Finally, the sets of letters at the end of the case number are the initials of the presiding district judge (capital letters) and magistrate judge (lower case letters) assigned to the case.  Once the complaint is filed, a district judge and a magistrate judge are randomly assigned to the case.  Precisely how judge assignments are made varies by district; generally, each case is randomly assigned a district judge and a magistrate judge from the pool of judges within the division of the district court in which the complaint was filed.

Let’s look back to our hypothetical case number: 2:20-cv-01234-BBD-dkv.  The “2” indicates that the case was filed in the Western Division and will be heard in Memphis, Tennessee.  You can also see that this case was filed in 2020, is an adversary proceeding regarding a civil matter, and that it was the 1,234th case filed in the Western District of Tennessee that year.  Finally, the presiding district judge in this case is Judge Bernice B. Donald and the magistrate judge is Chief Magistrate Judge Diane K. Vescovo.3

The remaining information in the header provides you with context regarding the specific document you are viewing.

“Document No.” indicates the entry number of the filing on the docket.  Thus, “Document 2” means this document is the second entry on the docket.  If a document is attached to the filing as an exhibit, it is referenced with a dash after the document number.  For example, if an exhibit were attached to this filing, it would be labeled “Document 2-1.”

“Filed 11/22/2020” means this particular document was filed on November 22, 2020.

“Page 1 of 2” specifies the page number of the page you are viewing within the document itself and informs you of how many pages were filed in this document.  This page is therefore the first page of the document, which contains two pages in total.  Conversely, the “PageID” is a sequential pagination of the entire record for this case that uniquely identifies each page.  Thus, “PageID 26” means you are viewing the twenty-sixth page filed in the entire case.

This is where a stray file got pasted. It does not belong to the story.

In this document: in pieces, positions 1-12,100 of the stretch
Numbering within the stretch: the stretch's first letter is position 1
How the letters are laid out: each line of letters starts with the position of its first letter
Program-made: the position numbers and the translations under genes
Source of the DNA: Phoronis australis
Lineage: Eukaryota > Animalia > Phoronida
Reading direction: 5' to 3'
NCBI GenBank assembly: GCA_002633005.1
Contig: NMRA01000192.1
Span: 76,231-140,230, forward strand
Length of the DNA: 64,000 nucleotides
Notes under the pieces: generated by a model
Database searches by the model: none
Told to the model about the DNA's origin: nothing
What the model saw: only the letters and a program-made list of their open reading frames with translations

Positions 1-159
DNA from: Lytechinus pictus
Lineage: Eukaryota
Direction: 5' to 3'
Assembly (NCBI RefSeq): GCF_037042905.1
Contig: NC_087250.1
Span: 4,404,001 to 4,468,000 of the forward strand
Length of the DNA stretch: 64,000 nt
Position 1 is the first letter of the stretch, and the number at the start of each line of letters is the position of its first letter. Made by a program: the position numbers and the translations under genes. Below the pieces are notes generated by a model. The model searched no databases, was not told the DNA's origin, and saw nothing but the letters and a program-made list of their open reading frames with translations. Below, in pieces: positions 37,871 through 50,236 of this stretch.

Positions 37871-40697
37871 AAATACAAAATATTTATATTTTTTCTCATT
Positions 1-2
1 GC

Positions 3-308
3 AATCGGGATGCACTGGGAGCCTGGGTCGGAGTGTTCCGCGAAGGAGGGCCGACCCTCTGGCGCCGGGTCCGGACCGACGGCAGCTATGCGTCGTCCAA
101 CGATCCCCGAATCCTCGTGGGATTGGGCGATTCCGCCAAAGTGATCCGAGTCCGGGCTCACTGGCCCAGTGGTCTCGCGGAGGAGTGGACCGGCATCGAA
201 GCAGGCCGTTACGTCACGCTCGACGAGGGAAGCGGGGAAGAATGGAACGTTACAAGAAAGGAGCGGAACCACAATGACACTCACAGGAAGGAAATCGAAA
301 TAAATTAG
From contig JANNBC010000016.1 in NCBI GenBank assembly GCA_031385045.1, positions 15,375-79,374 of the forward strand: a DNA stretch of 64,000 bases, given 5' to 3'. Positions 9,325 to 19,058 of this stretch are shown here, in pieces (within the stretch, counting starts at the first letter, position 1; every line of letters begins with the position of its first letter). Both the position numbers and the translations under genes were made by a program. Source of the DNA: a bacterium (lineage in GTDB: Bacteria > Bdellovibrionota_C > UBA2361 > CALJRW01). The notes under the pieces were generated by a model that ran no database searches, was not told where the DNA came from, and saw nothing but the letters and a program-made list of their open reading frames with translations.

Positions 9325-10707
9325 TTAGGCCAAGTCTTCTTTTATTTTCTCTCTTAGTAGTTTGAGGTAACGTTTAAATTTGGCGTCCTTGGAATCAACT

Understanding this information makes it easier to look up the material you need as the case progresses.  Need to look up a case in federal court?  When typing the case number into the “Query” field, you only need to type in the year and sequential number-you can omit any zeroes preceding the sequential number.  Thus, using the case number above, you would only need to type “20-1234” to find your case.  Need to find a specific document in the case?  You can look it up using the Document No. or the PageID without having to search through the entire docket.

Now, the next time you are in a meeting and someone asks who the judge is, how long the case has been pending, or when a motion was filed, simply remember to look to the heading.

Footnotes

1. To look up the specific counties comprising each judicial district and whether a judicial district is split into divisions, see 28 U.S.C. §§ 81-131.

2. See 28 U.S.C. § 123.

3. The judges referenced in this case number are no longer presiding in the Western District of Tennessee.  The Honorable Bernice B. Donald is currently a judge on the U.S. Court of Appeals for the Sixth Circuit and the Honorable Diane K. Vescovo retired in May of 2020 after 25 years of service on the bench.  I had the honor of clerking for Judge Donald and Judge Vescovo before joining Butler Snow.

Deadlines. . . They’re Important. Project Owner Risks Losing Claim By Failing to Timely Identify “Doe” Defendant

Garret Murai | California Construction Law Blog

Earlier this year I filed a complaint in a court which I won’t identify other than to say that it wasn’t the San Francisco Superior Court. Immediately upon filing the complaint the Court gave notice of a trial date. As counsel for the party bringing the action, I appreciate this, as it eliminates the back and forth jostling that can sometimes occur when trying to get a trial date.

Here’s the kicker though. While I appreciate getting a trial date straight out of the gate. The date I got was . . . wait for it . . . not until 2022!